And while we’re on the subject of competition categories, I kinda want to get rid of Category:Minicomp. It’s a bit of a judgment call if a comp is a minicomp or not, and I’m not sure it helps anyone to have it as a separate category anyway. – David Welbourn00:53, 31 January 2008 (PST)

Maybe the same could be said for having a separate category for jams now.

So, are you saying we could just call them all competitions (for the purposes of event type, anyway)?

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I don’t know whether I have a fully formed opinion on how to proceed with IFWiki.

Some thoughts:

Having fine-grained categories is generally nice because it’s hard to know conclusively beforehand what people (writers, players, IF historians) might use them for.

And removing fine-grained categories feels a bit as if one is unnecessarily removing information. (As if one were in a library and took the record cards from several different boxes and threw them together into a bigger box.)

On the other hand, in cases where a specific category doesn’t serve much of a purpose, and just leads to miscategorizations, or to people/potential contributors agonizing over whether something falls into category A, B, or C, then one might as well leave it out from now on, and/or discourage people from using it in the future.

As a player:

  • I’d want to know which events are coming up for reviewing and judging/voting, regardless of whether it’s a comp/jam/minicomp.

  • I might want to look for long and very polished games from current or past events. This might ceteris paribus point me more to the competitions than to the jams and minicomps. (But of course, that could only serve as a heuristic. High-ranking jam games will usually be more polished than low-ranking comp games.)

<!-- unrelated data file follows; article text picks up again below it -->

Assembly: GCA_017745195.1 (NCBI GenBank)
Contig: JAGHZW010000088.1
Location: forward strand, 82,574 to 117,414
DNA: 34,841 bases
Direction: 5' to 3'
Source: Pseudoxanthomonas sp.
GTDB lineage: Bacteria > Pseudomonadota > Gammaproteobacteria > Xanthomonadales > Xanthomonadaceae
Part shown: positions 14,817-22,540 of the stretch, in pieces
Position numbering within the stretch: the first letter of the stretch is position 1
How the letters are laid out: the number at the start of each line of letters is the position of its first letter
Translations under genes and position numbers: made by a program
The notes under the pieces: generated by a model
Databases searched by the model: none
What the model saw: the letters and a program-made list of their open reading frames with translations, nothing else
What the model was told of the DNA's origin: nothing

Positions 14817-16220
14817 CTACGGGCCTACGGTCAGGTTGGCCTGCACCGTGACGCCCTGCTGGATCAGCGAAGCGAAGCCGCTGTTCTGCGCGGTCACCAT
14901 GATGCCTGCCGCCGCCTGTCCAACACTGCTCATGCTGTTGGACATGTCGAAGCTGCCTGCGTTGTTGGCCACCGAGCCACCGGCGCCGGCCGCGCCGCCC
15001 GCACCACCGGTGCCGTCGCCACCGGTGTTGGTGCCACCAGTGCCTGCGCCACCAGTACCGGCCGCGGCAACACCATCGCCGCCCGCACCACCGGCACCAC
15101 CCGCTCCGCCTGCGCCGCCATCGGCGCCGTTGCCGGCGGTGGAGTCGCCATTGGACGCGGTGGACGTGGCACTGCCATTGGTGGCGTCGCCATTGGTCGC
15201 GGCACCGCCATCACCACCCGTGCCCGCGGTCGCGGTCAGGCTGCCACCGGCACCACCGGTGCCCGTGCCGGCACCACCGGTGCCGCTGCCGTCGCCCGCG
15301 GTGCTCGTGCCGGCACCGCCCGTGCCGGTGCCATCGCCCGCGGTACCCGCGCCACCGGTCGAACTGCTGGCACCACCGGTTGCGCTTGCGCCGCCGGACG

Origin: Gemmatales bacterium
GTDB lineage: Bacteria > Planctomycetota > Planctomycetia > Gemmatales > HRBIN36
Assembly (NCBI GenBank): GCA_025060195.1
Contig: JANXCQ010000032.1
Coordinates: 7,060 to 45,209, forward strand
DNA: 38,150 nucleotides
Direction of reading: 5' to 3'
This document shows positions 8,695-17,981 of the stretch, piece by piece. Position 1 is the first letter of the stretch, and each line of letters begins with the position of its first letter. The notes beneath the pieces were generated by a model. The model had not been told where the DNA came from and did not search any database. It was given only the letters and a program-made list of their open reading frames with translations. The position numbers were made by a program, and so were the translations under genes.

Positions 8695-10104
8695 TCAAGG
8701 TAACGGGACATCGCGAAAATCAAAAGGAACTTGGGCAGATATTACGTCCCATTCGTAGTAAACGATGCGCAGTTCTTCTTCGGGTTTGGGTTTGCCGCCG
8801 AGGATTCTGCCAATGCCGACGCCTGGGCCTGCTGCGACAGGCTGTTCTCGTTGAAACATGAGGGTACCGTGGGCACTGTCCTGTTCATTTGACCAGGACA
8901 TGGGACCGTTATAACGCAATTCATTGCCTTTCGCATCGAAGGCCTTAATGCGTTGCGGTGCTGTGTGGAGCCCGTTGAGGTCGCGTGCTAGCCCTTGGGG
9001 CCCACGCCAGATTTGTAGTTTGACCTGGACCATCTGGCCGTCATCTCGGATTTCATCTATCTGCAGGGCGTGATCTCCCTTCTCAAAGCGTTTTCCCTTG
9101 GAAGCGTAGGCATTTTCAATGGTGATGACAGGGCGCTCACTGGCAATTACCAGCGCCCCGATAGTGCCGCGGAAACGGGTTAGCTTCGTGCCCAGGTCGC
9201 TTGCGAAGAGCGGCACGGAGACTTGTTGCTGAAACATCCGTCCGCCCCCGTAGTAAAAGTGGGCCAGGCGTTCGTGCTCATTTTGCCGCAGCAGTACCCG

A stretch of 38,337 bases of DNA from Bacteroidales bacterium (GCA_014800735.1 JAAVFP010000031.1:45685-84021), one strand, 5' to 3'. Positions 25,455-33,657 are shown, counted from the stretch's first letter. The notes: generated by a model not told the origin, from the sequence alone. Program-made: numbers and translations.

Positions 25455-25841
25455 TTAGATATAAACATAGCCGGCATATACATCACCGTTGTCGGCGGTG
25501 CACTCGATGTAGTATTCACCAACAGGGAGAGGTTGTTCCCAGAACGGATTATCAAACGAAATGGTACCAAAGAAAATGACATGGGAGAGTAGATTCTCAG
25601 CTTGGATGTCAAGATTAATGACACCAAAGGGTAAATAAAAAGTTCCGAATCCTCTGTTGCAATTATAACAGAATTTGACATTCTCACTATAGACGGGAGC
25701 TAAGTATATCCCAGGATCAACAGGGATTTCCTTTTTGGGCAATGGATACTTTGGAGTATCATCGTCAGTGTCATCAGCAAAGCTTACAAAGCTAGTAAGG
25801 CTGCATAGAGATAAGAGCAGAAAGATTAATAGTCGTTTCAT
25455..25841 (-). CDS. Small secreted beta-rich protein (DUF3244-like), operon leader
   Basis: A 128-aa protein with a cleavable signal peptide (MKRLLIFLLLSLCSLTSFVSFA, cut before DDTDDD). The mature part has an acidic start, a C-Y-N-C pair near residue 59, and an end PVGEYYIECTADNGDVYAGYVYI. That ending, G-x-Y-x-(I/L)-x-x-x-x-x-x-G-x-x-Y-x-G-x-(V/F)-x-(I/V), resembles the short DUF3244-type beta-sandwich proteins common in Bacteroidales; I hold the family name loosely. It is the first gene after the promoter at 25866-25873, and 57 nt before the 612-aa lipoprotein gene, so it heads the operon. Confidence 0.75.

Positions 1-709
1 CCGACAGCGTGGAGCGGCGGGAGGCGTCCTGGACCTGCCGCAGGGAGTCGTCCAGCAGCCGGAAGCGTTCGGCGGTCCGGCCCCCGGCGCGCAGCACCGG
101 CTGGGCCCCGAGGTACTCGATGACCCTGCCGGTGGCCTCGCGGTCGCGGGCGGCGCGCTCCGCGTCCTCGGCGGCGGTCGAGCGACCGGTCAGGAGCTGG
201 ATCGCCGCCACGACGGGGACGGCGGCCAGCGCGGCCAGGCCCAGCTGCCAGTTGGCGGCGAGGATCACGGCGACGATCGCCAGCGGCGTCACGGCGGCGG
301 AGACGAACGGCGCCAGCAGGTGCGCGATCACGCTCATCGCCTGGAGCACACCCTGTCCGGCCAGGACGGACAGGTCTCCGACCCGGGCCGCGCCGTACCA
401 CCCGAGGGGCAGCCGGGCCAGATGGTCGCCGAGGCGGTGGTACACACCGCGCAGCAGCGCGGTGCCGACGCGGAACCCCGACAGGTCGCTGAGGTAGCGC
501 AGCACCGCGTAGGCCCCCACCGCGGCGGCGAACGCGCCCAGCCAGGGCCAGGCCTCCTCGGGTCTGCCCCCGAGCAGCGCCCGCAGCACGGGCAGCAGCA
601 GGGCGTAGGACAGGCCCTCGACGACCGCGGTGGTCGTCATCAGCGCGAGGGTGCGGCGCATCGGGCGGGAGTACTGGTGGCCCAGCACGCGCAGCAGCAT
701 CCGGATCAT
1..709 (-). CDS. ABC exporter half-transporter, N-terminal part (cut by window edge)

As a writer:

  • I’d want to know in which events I might participate in the near future. It might be useful to see at a glance whether I can enter something I’ve already worked on (-> competition) or not (-> jam, usually). But I also don’t want to have to look in a lot of different places if I just want to know what’s coming up.

As a critic and historian:

  • I’d want to know what terms are used (and were used) to describe events.

  • I might want to gather knowledge about games which were made under specific comparable conditions, or something.

  • I might want to find an event, which I only vaguely remember, by its category.

As an event organizer or IFWiki contributor:

  • I’d want to know quickly how I should describe/enter an event in the wiki.

Maybe more people will chime in with possible use cases, so we can get a picture of what the categories can help to accomplish.


Maybe? Winter 2023 TADS Jam / Comp ?


There does seem to be a distinction between competitions and jams that doesn’t exist between competitions and mini-comps. So likely I’d keep the new Jam category to see what people put there, for now at least, but get rid of the Minicomp category.

It would complicate matters to let an event be called a jam and a competition though.

I think a “jam” is what the IF community calls “speed-IF” where the challenge is to create a specific type of work in a timeframe. These may be judged at the end, so it’s somewhat of a competition?